You will be in the hospital for 3 to 7 days. You may have to stay longer if your ileostomy was an emergency operation.
You may be able to suck on ice chips on the same day as your surgery to ease your thirst. By the next day, you will probably be allowed to drink clear liquids. You will slowly add thicker fluids and then soft foods to your diet as your bowels begin to work again. You may be eating again 2 days after your surgery.
Always tell your provider what drugs you are taking, even drugs, supplements, or herbs you bought without a prescription.
Before your surgery, talk with your provider about the following things:
During the 2 weeks before your surgery:
The day before your surgery:
On the day of your surgery:
An ileostomy is used to move waste out of the body. This surgery is done when the colon or rectum is not working properly.
The word "ileostomy" comes from the words "ileum" and "stoma." Your ileum is the lowest part of your small intestine. "Stoma" means "opening." To make an ileostomy the surgeon makes an opening in your belly wall, brings the end of the ileum through the opening. The ileum is then attached to the skin.
Before you have surgery to create an ileostomy, you may have surgery to remove all of your colon and rectum, or just part of your small intestine.
These surgeries include:
An ileostomy may be used for a short or long time.
When your ileostomy is temporary, it most often means all of your large intestine was removed. However, you still have at least part of your rectum. If you have surgery on part of your large intestine, your health care provider may want the rest of your intestine to rest for a while. You will use the ileostomy while you recover from this surgery. When you do not need it anymore, you will have another surgery. This surgery will be done to reattach the ends of the small intestine. You will no longer need the ileostomy after this.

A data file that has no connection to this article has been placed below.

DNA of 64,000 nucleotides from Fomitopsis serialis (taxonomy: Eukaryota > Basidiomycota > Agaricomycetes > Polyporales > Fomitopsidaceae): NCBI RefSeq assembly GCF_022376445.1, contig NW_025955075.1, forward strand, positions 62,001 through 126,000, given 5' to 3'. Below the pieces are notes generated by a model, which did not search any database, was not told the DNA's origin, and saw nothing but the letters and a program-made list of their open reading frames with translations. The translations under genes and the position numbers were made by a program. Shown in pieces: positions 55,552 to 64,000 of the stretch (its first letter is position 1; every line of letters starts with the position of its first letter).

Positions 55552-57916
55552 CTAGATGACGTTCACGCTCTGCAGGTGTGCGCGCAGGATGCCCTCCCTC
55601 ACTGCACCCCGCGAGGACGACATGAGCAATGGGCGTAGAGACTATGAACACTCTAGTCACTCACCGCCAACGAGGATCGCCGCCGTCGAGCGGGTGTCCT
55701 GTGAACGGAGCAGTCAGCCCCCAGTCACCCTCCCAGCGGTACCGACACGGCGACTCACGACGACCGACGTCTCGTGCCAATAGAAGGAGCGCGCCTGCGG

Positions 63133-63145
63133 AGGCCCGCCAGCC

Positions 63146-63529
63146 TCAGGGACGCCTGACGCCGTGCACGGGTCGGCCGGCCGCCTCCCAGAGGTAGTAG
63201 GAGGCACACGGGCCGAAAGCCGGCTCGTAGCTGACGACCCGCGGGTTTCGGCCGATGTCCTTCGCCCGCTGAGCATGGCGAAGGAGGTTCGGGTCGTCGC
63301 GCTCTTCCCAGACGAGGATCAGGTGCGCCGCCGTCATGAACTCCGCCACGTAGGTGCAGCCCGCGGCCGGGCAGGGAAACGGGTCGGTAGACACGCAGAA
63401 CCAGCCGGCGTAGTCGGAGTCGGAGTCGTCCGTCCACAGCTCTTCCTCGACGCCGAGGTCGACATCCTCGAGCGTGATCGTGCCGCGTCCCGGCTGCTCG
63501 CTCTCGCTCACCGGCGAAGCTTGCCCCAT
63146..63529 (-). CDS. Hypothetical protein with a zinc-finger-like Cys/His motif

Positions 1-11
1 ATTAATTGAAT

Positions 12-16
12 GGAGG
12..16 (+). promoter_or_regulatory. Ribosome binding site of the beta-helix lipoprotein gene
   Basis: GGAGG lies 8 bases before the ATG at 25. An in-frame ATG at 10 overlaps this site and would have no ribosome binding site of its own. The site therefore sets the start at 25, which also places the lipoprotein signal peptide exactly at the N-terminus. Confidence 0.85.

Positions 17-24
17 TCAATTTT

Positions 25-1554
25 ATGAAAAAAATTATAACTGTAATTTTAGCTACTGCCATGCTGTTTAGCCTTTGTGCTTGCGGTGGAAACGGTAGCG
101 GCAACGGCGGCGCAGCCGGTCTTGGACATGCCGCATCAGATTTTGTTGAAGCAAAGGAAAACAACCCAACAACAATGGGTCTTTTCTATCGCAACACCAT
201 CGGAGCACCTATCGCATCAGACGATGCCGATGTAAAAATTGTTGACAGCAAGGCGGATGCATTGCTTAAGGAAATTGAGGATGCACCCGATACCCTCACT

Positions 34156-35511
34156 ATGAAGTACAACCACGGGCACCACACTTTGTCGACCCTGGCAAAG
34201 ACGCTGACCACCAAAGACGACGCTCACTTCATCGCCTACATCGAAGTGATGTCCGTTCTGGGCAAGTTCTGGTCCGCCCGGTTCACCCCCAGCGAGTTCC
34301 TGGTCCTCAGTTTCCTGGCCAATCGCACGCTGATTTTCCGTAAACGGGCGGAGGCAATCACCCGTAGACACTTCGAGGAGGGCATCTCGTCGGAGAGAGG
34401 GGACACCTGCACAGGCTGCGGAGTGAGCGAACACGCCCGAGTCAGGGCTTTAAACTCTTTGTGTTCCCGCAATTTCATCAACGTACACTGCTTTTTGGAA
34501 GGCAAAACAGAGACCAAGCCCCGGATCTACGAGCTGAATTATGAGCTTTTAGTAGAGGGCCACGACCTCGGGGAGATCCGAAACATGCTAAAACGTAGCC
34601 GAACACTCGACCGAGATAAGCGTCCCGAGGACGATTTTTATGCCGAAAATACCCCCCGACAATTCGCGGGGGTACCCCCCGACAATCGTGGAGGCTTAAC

You will need to use it long-term if all of your large intestine and rectum have been removed.
To create the ileostomy, the surgeon makes a small surgical cut in the wall of your belly. Part of your small intestine that is farthest from your stomach is brought up and used to make an opening. This is called a stoma. When you look at your stoma, you are actually looking at the lining of your intestine. It looks a lot like the inside of your cheek.
Sometimes, an ileostomy is done as the first step in forming an ileal anal reservoir (called a J-pouch).
Most people who have an ileostomy are able to do most of the activities they were doing before their surgery. This includes most sports, travel, gardening, hiking, and other outdoor activities, and most types of work.
If you have a chronic condition, such as Crohn disease or ulcerative colitis, you may need ongoing medical treatment.
Talk with your provider about these possible risks and complications.
Risks of anesthesia and surgery in general are:
Risks for this surgery are:
Ileostomy is done when problems with your large intestine can only be treated with surgery.
There are many problems that may lead to the need for this surgery. Some are:
|Colon and rectal cancer||
|Crohn disease - discharge||
|Ileostomy - caring for your stoma||
|Ileostomy - changing your pouch||
|Ileostomy - discharge||
|Ileostomy - what to ask your doctor||
|Ileostomy and your child||
|Ileostomy and your diet||
|Living with your ileostomy||
|Total colectomy or proctocolectomy - discharge||
|Total proctocolectomy and ileal-anal pouch||
|Total proctocolectomy with ileostomy||
|Types of ileostomy||
|Ulcerative colitis - discharge||
Araghizadeh F. Ileostomy, colostomy, and pouches. In: Feldman M, Friedman LS, Brandt LJ, eds. Sleisenger and Fordtran's Gastrointestinal and Liver Disease. 10th ed. Philadelphia, PA: Elsevier Saunders; 2016:chap 117.
Mahmoud NN, Bleier JIS, Aarons CB, Paulson EC, Shanmugan S, Fry RD. Colon and rectum. In: Townsend CM, Beauchamp RD, Evers BM, Mattox KL, eds. Sabiston Textbook of Surgery. 20th ed. Philadelphia, PA: Elsevier; 2017:chap 51.
Review Date: 9/17/2016
Reviewed By: Debra G. Wechter, MD, FACS, general surgery practice specializing in breast cancer, Virginia Mason Medical Center, Seattle, WA. Also reviewed by David Zieve, MD, MHA, Isla Ogilvie, PhD, and the A.D.A.M. Editorial team.
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